Bill raises workers’ comp 5%

nfib-logoBy Jan Meekcoms
Oregon NFIB

Bill would raise attorney fees.

Small business owners could see a 5 percent increase in workers’ compensation premiums under a bill being considered in the Oregon legislature.

House Bill 2764 would raise attorney fees and create new scenarios in which fees could be awarded.

“Oregon’s workers’ compensation system is a model system often emulated in the rest of the country for its efficiency and low rates,” says Jan Meekcoms, NFIB state director for Oregon. “Besides raising rates by 5 percent, HB 2764 would be the first step in undoing our workers’ compensation model that has been so successful for the purpose of lining the pockets of attorneys.”

Before the reforms of 1990, the state’s system was in crisis: Employer costs and worker injury rates were among the highest in the nation, while worker benefits were among the lowest. Since then, however, employer costs have declined more than 60 percent, worker benefits are consistently at or above the national median, injury rates have decreased more than 50 percent and litigation has declined significantly. And while other states have been reducing benefits, Oregon’s system has remained steady.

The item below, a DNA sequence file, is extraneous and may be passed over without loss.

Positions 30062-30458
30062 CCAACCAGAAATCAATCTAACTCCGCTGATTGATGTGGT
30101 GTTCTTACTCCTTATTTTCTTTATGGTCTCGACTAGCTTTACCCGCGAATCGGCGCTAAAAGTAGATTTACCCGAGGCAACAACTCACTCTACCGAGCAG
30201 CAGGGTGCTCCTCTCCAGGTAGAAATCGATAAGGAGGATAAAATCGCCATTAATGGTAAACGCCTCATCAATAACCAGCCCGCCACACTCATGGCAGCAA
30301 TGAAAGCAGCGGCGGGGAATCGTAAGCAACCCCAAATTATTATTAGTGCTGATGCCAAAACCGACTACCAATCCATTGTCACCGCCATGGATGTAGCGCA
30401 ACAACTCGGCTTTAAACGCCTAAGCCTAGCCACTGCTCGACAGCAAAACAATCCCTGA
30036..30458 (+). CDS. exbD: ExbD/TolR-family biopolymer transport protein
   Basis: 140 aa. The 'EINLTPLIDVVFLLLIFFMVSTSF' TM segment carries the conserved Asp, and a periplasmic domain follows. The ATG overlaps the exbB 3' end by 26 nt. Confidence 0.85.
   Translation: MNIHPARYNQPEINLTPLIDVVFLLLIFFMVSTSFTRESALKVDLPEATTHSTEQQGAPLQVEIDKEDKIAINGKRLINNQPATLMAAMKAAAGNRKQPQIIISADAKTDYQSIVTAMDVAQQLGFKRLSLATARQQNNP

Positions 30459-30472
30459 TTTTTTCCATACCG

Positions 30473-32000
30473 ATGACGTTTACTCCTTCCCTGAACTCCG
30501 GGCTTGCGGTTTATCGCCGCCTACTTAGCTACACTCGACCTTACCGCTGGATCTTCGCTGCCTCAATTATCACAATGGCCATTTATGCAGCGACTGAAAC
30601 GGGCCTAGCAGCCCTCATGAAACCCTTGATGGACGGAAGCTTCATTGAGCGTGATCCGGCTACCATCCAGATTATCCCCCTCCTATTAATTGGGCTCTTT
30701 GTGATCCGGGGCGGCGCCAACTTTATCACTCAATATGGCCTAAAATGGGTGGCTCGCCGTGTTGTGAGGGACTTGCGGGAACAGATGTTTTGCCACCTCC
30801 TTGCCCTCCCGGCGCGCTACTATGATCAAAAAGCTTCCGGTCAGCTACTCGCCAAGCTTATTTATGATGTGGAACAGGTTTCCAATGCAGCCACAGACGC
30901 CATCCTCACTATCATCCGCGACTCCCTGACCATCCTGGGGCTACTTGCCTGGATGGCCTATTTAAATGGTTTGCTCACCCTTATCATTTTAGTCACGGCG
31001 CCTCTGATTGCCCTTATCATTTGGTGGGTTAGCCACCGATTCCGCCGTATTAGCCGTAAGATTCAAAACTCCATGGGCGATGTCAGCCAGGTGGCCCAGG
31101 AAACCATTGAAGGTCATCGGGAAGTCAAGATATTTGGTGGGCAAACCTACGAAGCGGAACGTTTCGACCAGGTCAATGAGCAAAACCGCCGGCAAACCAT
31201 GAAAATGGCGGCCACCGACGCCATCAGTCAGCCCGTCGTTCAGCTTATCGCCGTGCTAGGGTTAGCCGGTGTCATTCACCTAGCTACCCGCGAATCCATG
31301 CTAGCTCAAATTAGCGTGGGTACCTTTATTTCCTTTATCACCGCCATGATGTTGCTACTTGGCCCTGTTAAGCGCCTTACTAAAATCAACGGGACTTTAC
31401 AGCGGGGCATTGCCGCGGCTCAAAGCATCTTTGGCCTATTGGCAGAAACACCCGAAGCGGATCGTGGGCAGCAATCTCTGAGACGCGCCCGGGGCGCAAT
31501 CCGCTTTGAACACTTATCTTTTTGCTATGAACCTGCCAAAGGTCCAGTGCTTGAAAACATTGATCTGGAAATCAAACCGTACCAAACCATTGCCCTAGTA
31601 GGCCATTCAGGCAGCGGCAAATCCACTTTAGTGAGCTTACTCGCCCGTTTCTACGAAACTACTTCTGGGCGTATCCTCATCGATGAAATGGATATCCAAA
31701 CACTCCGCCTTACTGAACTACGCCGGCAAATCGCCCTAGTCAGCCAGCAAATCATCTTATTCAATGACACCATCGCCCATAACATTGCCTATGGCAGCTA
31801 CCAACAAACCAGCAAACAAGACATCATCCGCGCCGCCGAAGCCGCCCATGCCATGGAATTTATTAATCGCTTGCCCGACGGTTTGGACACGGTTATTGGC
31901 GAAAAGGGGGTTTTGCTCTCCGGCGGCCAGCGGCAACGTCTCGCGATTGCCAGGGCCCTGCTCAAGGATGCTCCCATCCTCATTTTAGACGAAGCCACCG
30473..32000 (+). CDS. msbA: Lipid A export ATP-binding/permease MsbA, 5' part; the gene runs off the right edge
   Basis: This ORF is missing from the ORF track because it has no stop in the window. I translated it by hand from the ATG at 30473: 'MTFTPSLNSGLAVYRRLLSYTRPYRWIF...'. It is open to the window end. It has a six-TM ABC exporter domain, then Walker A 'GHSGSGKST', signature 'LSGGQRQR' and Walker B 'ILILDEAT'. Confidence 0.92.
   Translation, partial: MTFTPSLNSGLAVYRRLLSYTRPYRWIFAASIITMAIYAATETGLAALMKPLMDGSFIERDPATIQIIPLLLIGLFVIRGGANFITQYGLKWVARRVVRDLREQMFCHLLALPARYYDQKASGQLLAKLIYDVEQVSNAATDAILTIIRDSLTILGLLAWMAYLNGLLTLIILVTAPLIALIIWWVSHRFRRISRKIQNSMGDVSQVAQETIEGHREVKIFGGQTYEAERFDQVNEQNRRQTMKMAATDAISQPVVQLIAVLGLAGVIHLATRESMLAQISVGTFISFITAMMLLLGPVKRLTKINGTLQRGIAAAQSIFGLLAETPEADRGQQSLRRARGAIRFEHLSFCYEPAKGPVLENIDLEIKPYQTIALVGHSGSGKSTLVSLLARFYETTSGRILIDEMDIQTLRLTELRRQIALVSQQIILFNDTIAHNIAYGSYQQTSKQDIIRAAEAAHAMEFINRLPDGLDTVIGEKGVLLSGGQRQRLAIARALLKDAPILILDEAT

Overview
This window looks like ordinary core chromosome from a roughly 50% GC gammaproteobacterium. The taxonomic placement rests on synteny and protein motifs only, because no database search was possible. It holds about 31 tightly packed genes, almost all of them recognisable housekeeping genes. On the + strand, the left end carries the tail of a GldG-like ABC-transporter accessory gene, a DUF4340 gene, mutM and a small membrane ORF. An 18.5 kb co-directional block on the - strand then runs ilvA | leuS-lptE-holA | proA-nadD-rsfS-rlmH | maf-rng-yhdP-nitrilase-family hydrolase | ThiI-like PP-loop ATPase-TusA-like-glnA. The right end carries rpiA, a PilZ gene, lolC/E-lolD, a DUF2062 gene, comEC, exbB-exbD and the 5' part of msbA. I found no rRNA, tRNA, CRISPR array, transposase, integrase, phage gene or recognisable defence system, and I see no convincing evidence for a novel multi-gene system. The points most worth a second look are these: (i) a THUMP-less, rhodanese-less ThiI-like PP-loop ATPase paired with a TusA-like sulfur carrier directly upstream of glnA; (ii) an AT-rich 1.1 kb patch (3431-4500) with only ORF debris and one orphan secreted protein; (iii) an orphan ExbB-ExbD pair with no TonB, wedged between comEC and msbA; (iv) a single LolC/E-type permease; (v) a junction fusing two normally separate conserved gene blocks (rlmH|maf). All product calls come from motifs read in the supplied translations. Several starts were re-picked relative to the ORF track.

But despite reforms, workers’ compensation premiums are still one of the biggest costs of doing business, so an increase means employers would have to decide between hiring more workers or approving requested overtime for current employees, Meekcoms wrote in the Salem Business Journal.

The bill passed the House 32-27 on May 5 and is being heard in Senate committees before being called to the floor for a vote. NFIB/Oregon is testifying in opposition.

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